Tokyo - Asian shares were mixed on Friday, following another record close on Wall Street, while the dollar faced some downward pressure after the US Federal Reserve indicated interest rates would stay ultra low into next year.
Oil prices retreated after surging on the Iraq crisis on Thursday, while eyes now turn to the release next week of provisional manufacturing data from China, Europe and the United States.
Tokyo was up 0.36 percent adding to a five-month closing high on Thursday, while Hong Kong added 0.20 percent. However, Sydney slipped 0.41 percent, Shanghai was 0.48 percent off and Seoul fell 0.94 percent.
Profit-taking hit some markets after mostly ticking up on Thursday in response to the Fed's broadly upbeat outlook on the US economy and chief Janet Yellen's dovish comments on inflation. Her outlook that inflation will not get out of control raised the likelihood US interest rates will stay at record lows for at least another year.
In New York, the S&P 500 ended at an all-time high for the second straight session, helped by figures showing new claims for unemployment insurance benefits fell last week, pointing to a general downtrend in job losses.
The broad-based S&P 500 rose 0.13 percent, while the Dow edged up 0.09 percent although the Nasdaq dipped 0.08 percent.
Japan's Nikkei index led the way in Asia despite the dollar sinking further against the yen. Japanese exporters are usually hit by a stronger yen as it hurts their competitiveness overseas.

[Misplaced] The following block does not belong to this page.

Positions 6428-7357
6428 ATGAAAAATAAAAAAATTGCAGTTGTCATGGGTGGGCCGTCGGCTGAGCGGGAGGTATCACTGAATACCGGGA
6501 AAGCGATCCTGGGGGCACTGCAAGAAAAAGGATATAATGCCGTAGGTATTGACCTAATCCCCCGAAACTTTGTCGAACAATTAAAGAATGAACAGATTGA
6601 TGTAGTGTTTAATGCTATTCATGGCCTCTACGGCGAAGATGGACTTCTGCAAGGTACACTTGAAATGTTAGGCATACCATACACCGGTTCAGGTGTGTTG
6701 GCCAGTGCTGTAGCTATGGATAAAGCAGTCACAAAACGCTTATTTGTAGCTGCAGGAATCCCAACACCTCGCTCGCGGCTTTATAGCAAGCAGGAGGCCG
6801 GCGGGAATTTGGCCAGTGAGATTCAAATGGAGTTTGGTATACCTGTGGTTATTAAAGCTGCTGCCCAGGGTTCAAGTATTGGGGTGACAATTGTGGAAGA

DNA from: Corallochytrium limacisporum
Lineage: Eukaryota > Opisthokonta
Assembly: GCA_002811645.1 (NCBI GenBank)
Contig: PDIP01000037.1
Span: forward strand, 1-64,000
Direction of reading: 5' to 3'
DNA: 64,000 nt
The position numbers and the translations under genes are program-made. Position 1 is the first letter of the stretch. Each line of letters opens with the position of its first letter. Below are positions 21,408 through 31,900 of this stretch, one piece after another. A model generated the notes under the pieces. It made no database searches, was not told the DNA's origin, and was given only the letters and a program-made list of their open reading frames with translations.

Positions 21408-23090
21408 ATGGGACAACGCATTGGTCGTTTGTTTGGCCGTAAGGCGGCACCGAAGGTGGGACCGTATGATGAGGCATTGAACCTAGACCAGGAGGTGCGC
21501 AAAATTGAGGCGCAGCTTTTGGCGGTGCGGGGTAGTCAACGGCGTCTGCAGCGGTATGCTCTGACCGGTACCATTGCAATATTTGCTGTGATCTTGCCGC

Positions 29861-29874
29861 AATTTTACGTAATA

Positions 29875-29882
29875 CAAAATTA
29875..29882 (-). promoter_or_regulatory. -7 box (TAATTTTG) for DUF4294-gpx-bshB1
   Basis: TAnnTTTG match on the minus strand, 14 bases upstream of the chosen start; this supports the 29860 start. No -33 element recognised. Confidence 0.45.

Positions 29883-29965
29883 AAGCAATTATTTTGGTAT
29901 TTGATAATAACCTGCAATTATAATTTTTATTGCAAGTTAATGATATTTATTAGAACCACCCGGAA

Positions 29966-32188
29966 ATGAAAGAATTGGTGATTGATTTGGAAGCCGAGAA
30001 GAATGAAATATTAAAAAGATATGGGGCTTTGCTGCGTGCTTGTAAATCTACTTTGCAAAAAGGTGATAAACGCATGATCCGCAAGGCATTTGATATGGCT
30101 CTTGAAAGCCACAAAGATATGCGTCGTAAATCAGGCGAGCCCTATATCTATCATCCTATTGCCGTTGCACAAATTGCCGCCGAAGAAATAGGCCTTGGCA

In morning trade the dollar was at 101.82 yen compared with 101.94 yen in New York on Thursday afternoon.
The euro fetched $1.3618 and 138.66 yen against $1.3606 and 138.70 yen in US trade.
Oil prices retreated after hitting nine-month highs on Thursday on the back of the Iraq crisis as government troops recaptured a major refinery and the US said it was sending in military advisers to train Iraqi forces.
The main US contract, West Texas Intermediate for July, dipped 30 cents to $106.13 a barrel while Brent crude for August eased 31 cents to $114.85.
Both contracts jumped after US President Barack Obama said he was ready to send 300 military advisers to Iraq and if necessary to take “targeted” and “precise” military action to counter radical Sunni fighters.
And gold rallied in US trade as the prospect of low US interest rates meant there was more chance of inflation rising. The precious metal is considered a haven against rising prices while it also weakens when interest rates go up as dealers look for better returns.
Gold fetched $1,312.16 an ounce at 02h10 GMT in Asia compared with $1,281.86 late on Thursday. - AFP